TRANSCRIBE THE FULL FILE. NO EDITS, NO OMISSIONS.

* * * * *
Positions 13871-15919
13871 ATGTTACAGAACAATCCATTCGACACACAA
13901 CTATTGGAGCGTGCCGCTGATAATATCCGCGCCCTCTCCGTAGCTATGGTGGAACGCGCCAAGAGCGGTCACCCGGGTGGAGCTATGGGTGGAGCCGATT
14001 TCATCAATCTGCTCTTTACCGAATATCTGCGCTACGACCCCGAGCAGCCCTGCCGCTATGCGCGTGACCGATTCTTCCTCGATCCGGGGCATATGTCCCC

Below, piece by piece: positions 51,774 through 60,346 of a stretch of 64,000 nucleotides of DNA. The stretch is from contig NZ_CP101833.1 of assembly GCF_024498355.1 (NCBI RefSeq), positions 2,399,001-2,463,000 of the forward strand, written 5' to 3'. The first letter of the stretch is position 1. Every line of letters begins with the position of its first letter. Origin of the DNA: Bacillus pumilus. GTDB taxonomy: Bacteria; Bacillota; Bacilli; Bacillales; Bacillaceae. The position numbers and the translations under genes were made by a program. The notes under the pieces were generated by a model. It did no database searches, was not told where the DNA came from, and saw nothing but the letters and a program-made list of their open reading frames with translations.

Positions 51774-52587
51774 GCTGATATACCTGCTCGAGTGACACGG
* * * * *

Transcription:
Positions 13871-15919
13871 ATGTTACAGAACAATCCATTCGACACACAA
13901 CTATTGGAGCGTGCCGCTGATAATATCCGCGCCCTCTCCGTAGCTATGGTGGAACGCGCCAAGAGCGGTCACCCGGGTGGAGCTATGGGTGGAGCCGATT
14001 TCATCAATCTGCTCTTTACCGAATATCTGCGCTACGACCCCGAGCAGCCCTGCCGCTATGCGCGTGACCGATTCTTCCTCGATCCGGGGCATATGTCCCC

Below, piece by piece: positions 51,774 through 60,346 of a stretch of 64,000 nucleotides of DNA. The stretch is from contig NZ_CP101833.1 of assembly GCF_024498355.1 (NCBI RefSeq), positions 2,399,001-2,463,000 of the forward strand, written 5' to 3'. The first letter of the stretch is position 1. Every line of letters begins with the position of its first letter. Origin of the DNA: Bacillus pumilus. GTDB taxonomy: Bacteria; Bacillota; Bacilli; Bacillales; Bacillaceae. The position numbers and the translations under genes were made by a program. The notes under the pieces were generated by a model. It did no database searches, was not told where the DNA came from, and saw nothing but the letters and a program-made list of their open reading frames with translations.

Positions 51774-52587
51774 GCTGATATACCTGCTCGAGTGACACGG